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Author Topic: malware  (Read 2190 times)
W6RMK
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Posts: 669




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« Reply #15 on: June 21, 2011, 06:50:12 AM »

These malware schemes are particularly pernicious trojans.  And, no, you don't have to "click" explicitly on a popup or email to get infected, nor is it particularly IE related (the most recent version to get attention was targeted at Macs)

Two alternative routes for infection:
"drive-by infection" - there have been a series of vulnerabilities in flash and many browsers in connection with the "mouseover" or rollover function.  As you move the mouse across the content (which could be an ad banner served on the page.. ) it triggers a scripting component which silently installs the payload.  this particular scheme is less common now, since the various plug-ins (Flash) have been fixed.

"search engine optimization poisoning" - this is the recent one and is essentially a very clever social engineering.  You do a google search for "images" for something and google comes back with thumbnails of all the images. You click on the image to make it bigger (or by the helpful mouseover, it gets done automatically), and the malevolent site sees that the inquiry is NOT coming from the google robot, and so, rather than feed back just the image, it feeds back the infection payload along side, transparently.  This typically requires that the bad guys hack the original site with the images (fairly easy, as it happens.. lots of websites don't have strong protections..e.g. blogs).  Google indexes the site with the image, and the trap is set.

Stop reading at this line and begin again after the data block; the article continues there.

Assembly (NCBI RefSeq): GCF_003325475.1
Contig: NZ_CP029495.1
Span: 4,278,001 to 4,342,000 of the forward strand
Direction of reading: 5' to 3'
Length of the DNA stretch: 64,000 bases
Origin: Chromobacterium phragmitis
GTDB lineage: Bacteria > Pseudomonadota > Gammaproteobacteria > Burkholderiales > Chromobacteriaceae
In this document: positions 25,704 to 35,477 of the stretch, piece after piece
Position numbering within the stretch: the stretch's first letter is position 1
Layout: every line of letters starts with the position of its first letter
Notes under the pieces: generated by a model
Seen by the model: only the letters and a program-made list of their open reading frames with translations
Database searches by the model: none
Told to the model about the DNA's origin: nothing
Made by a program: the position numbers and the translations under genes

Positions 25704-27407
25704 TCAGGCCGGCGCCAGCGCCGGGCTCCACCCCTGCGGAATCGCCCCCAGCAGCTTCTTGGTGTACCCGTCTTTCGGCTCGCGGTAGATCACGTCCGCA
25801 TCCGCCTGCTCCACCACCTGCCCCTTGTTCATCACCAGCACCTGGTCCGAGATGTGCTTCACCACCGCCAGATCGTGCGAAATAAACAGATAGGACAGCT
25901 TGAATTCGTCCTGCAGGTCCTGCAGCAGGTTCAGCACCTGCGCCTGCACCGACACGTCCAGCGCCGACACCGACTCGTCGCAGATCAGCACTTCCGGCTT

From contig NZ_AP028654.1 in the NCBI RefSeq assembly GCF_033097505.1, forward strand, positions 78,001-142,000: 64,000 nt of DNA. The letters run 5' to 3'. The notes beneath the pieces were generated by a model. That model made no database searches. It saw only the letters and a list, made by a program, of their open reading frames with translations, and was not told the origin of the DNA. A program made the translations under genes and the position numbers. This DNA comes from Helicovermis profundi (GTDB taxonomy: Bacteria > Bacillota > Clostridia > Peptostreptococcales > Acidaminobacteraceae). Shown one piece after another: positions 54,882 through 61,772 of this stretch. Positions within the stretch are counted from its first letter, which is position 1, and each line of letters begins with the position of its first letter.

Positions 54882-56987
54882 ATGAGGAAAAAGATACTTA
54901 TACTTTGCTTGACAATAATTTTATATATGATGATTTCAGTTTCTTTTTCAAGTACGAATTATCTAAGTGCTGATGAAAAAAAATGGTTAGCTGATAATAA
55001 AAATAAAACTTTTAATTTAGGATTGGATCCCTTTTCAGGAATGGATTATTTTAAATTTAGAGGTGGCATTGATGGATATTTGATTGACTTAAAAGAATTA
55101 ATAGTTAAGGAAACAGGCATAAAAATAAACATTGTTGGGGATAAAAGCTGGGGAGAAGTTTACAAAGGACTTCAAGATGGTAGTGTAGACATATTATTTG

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W8JX
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« Reply #16 on: June 21, 2011, 07:21:04 AM »

These malware schemes are particularly pernicious trojans.  And, no, you don't have to "click" explicitly on a popup or email to get infected, nor is it particularly IE related (the most recent version to get attention was targeted at Macs)

While this is somewhat true, MicroSoft's Active X which they promote offers a bigger and easier doorway to break into. Eliminate using IE and you increase your odds against maleware.
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